During 1989-1990, 1301 women were admitted to 3 types of government hospitals in Bangladesh with a diagnosis of abortion. 32.3% (420) cases had had a miscarriage. About 90% of cases presented with an incomplete abortion and bleeding. Around 20% had clinical signs of infection. Serious clinical infections (e.g., generalized peritonitis and septicemic shock) were present in about 6% of induced abortion cases. Induced abortion cases at admission were more likely than spontaneous abortion cases to have mechanical injury, clinical signs of infection, life threatening infections, and signs of renal/cardiac failure and of hypovolemic shock. 90.6% of induced abortion cases were multigravida. Most abortion cases did not know where one can obtain menstrual regulation/abortion services (79.5% for spontaneous and 67.3% for induced abortion cases). Most induced abortion cases (61.7%) chose to terminate the pregnancy because they did not want any more children. Almost 75% experienced a surgical procedure while in the hospital. The case fatality rate for induced abortion was 2.1%. The risk of death was highest for cases who had a serious clinical infection, underwent dilatation and curettage, and whose abortion was induced by insertion of solid sticks and native medicines. Urban dwellers and educated cases were most likely to seek an induced abortion from physicians, nurse midwives, family planning workers, and pharmacists while rural dwellers and less educated cases tended to seek an induced abortion from traditional healers, village doctors, quacks, and their husband/relative/neighbor. The mean number of days in the hospital was 3.3 days for spontaneous abortion cases and 4.6 days for induced abortion cases. Induced abortion cases comprised 8.9% of total OB/GYN admissions and 8.3% of bed occupancy. Induced abortion cases were more likely to need a blood transfusion and more blood than spontaneous abortion cases (0.8 vs. 0.5 units).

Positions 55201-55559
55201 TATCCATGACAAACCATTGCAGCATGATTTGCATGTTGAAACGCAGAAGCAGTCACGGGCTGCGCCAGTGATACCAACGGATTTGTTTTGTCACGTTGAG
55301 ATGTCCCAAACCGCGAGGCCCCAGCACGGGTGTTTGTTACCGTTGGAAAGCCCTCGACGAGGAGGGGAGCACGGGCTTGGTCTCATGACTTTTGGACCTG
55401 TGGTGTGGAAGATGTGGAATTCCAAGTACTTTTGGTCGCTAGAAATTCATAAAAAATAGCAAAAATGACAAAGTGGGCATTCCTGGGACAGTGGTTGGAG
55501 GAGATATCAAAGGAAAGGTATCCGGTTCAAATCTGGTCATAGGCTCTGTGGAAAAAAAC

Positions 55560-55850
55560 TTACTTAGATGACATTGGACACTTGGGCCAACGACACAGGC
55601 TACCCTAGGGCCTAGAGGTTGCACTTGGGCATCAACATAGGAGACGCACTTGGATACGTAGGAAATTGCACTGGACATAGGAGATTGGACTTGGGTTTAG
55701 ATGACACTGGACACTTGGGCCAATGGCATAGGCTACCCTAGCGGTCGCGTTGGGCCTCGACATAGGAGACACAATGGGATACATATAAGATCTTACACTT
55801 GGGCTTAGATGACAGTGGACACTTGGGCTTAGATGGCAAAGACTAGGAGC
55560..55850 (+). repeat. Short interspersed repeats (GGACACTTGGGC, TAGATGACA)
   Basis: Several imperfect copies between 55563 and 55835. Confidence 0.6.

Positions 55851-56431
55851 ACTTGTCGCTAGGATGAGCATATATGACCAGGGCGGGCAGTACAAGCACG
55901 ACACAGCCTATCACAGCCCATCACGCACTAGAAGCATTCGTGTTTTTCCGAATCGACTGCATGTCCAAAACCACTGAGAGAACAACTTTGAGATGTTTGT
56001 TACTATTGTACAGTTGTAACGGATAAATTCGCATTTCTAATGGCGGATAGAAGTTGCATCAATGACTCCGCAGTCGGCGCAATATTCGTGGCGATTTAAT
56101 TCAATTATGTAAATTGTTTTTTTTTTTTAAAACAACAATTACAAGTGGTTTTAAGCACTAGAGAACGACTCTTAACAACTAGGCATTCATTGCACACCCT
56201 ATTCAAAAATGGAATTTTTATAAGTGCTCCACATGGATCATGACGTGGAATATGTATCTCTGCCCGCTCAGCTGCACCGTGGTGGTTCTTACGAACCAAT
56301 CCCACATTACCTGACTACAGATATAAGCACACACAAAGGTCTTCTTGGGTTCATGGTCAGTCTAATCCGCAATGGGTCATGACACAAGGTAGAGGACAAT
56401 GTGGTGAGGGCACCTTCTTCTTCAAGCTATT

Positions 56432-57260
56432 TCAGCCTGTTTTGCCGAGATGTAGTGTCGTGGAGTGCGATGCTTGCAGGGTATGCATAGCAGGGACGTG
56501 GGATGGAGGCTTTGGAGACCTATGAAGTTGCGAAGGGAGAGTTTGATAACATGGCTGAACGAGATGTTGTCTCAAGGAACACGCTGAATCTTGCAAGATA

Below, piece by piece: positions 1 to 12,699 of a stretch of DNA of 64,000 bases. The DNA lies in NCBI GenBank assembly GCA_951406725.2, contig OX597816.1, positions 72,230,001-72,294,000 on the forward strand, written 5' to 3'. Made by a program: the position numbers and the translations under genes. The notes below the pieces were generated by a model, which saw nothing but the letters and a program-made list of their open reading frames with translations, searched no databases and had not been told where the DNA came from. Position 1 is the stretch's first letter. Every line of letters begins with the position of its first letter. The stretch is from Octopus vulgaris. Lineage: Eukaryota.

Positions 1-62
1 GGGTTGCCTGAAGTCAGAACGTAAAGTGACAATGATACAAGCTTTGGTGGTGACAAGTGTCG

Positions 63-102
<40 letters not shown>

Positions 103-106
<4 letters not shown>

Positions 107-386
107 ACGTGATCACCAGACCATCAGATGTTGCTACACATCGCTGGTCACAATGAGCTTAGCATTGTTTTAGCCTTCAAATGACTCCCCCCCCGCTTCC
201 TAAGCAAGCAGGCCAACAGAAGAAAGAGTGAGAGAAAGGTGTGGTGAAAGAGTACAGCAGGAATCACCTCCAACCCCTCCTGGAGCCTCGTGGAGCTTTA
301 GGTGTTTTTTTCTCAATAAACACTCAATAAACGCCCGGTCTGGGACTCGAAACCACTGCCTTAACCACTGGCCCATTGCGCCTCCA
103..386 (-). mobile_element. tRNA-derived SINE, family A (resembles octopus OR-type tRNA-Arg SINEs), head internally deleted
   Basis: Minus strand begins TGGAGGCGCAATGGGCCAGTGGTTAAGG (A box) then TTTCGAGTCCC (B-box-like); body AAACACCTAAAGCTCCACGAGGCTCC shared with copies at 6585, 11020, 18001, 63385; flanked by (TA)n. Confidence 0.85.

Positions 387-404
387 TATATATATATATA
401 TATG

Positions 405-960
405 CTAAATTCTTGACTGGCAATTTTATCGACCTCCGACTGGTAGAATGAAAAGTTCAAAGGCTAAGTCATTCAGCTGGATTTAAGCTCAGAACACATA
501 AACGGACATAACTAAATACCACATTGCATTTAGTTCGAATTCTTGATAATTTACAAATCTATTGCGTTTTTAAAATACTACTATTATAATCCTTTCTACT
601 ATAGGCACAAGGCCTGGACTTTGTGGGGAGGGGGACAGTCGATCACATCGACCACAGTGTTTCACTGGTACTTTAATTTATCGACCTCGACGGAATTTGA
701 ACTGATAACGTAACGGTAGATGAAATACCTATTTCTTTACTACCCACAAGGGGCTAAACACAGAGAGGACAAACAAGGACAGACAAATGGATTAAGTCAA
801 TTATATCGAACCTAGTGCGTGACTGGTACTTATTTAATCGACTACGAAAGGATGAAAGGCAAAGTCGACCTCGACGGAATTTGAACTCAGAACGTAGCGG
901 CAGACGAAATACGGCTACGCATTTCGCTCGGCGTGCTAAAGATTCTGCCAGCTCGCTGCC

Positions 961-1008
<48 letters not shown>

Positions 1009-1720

|Original language||English (US)|
|Number of pages||5|
|State||Published - Sep 1 1993|
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